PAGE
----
Blackhawks captain Jonathan Toews will travel to St. Paul with his teammates for Thursday night's game against the Minnesota Wild, but he will not play. This will be the 21st consecutive game Toews has missed with a concussion.
No one knows for sure when (or if) Toews will return, but just for the sake of argument, let's assume he's ready to play when the Stanley Cup playoffs begin next week. Once Toews is back, Blackhawks coach Joel Quenneville is going to have some tough choices to make with his line combinations.
Before Toews was injured, he was centering a line with Patrick Sharp and Patrick Kane. Obviously, major changes were necessary once the captain got hurt. Kane moved to center and has been playing on a line with Marian Hossa and Andrew Brunette. Sharp has been playing with center Marcus Kruger and winger Viktor Stalberg in recent games.
Without question, the Sharp-Kruger-Stalberg line has been the most productive unit for the Hawks as of late. Sharp has scored in each of the last three games. He has seven goals in his last 10 games and now leads the team with 33 goals for the season. Stalberg has been playing his best hockey since he joined the Blackhawks, totaling five goals and five assists over his last 11 games.
You have to believe Quenneville would be loathe to break up that line. So, where does that leave Toews? Should Quenneville load up and put him with Kane and Hossa on the same line, as Jesse Rogers from ESPNChicago discussed a couple days ago?
Having those three guys on the ice at the same time is an intriguing possibiity, for sure. Unfortunately, I'm not sure that's going to work. Hossa and Kane are both left-handed shots who prefer to play right wing. I'm not convinced either of them would be as effective moving over to left wing, even playing on the same line with Toews.
Hossa has never played left wing in his time with the Hawks. He's rather picky about where he plays and who he plays with, so I don't think I'd move him off right wing. Kane has played left wing at times, but has never been as effective there as he is on right wing. Much like Steve Larmer back in the day, Kane prefers to come off the right wing boards toward the center of the ice on his forehand. That's where he's most effective.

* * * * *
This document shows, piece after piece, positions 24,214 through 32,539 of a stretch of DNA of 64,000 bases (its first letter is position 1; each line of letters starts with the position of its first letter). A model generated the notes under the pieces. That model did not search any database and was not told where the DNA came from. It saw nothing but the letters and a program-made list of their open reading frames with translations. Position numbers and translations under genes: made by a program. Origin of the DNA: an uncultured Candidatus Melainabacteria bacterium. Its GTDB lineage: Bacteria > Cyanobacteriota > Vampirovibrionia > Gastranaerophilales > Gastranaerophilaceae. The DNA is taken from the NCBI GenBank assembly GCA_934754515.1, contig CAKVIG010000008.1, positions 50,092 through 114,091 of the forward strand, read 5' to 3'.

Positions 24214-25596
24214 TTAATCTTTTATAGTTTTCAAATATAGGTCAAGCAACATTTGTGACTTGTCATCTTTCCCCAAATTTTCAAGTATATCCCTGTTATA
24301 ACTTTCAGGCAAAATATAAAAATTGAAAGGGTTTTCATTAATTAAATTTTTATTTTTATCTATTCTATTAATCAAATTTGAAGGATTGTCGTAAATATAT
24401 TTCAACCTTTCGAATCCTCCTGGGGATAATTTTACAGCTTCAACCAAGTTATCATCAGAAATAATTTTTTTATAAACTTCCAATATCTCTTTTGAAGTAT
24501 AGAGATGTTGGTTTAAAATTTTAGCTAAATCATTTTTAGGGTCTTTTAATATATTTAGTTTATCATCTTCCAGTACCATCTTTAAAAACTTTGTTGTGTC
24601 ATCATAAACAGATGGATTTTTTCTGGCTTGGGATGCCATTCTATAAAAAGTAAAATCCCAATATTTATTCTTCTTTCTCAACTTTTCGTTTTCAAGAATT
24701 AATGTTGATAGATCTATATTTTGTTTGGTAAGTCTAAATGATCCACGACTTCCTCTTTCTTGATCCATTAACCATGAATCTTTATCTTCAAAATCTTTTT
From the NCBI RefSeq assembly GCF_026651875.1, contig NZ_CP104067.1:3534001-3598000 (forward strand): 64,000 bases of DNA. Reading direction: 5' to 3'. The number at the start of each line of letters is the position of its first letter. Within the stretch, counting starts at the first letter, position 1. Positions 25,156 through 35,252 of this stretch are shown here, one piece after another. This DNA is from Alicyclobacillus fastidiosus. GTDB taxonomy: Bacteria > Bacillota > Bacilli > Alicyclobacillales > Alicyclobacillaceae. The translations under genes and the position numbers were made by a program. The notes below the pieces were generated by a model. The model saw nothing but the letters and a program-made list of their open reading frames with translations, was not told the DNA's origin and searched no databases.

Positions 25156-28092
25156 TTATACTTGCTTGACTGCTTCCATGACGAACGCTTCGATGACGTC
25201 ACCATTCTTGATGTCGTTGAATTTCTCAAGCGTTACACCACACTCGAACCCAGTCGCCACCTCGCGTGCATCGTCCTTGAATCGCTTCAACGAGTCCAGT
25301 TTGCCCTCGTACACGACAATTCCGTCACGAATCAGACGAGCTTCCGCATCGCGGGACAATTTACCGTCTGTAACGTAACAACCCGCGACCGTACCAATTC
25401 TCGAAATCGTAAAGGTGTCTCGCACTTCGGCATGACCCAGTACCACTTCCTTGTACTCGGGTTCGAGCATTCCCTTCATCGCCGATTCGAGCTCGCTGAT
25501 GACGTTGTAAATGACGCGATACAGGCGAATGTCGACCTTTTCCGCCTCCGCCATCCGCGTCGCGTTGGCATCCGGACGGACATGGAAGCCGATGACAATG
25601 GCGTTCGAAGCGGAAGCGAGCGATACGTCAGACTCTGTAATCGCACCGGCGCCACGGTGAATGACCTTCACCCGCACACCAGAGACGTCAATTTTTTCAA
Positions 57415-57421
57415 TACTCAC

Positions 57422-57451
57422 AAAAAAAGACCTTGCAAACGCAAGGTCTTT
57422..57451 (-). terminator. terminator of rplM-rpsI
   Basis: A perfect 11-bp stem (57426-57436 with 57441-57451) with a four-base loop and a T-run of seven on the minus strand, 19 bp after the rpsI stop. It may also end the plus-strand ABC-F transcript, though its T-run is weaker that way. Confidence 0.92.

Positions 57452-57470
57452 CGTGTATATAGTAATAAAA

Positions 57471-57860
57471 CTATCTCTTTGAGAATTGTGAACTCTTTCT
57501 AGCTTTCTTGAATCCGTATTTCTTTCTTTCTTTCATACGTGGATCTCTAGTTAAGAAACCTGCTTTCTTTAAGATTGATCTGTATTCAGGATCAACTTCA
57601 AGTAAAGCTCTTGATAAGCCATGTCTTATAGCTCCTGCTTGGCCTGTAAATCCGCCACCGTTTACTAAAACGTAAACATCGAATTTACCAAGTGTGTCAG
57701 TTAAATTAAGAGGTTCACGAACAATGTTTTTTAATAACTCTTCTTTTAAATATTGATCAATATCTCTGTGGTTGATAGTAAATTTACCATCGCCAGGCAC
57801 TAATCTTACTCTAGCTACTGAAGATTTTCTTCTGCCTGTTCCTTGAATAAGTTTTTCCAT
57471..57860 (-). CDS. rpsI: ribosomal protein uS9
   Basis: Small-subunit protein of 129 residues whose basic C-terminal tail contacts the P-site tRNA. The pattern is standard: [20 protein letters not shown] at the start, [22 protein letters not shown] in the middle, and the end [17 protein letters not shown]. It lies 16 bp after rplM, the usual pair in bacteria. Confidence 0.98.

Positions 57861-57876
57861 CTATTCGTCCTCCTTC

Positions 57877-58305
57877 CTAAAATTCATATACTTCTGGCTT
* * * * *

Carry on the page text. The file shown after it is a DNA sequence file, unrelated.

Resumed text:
As exciting as a Kane-Toews-Hossa line might be on paper, I'd resist the temptation. I also would not break up the Sharp-Kruger-Stalberg trio. If you've got a good thing going, don't mess with it.
So what, should Quenneville do? Here's my suggestion:
Move Kane from center back to right wing and reunite him with Toews. Put Andrew Shaw on the top line as the left winger. The rookie has shown me he has enough skill and enough jam to play on an offensive line.
Keep Kruger's line together, then put Hossa on the "checking line" with center Dave Bolland and left wing Bryan Bickell.
I know it might sound crazy to put a world-class player like Hossa on what amounts to a third line, but Bolland's line sees plenty of ice time and often matches up with the other team's best players. In addition to being a top-flight scorer, Hossa is also a great defensive forward and won't be even slightly out of place playing on Bolland's line.
Remember the 2009 playoffs? The Blackhawks put the high-scoring Martin Havlat on a "checking line" with Bolland and left winger Andrew Ladd. That line helped the Hawks reach the conference finals that year by locking down the opponent's top players AND chipping in with some timely goals. It's not hard for me to envision a Bickell-Bolland-Hossa combination providing that same type of play for the Hawks this year.
On the fourth line, you use Brunette, Jamal Mayers and one of Jimmy Hayes, Michael Frolik and Brandon Bollig and take your chances.
To review, here are my suggested line combinations for the playoffs:
I think these combinations would provide the Hawks with three lines that can score. There's plenty of balance there. If you're the opponent, which line do you send your top checkers out against? It becomes a pick-your-poison situation.
Of course, all this is dependent on Toews' return. Until he's on the ice playing in a game, that remains a big 'if.' However, it will be interesting to see how Quenneville sets things up if indeed the captain returns to the lineup for the postseason.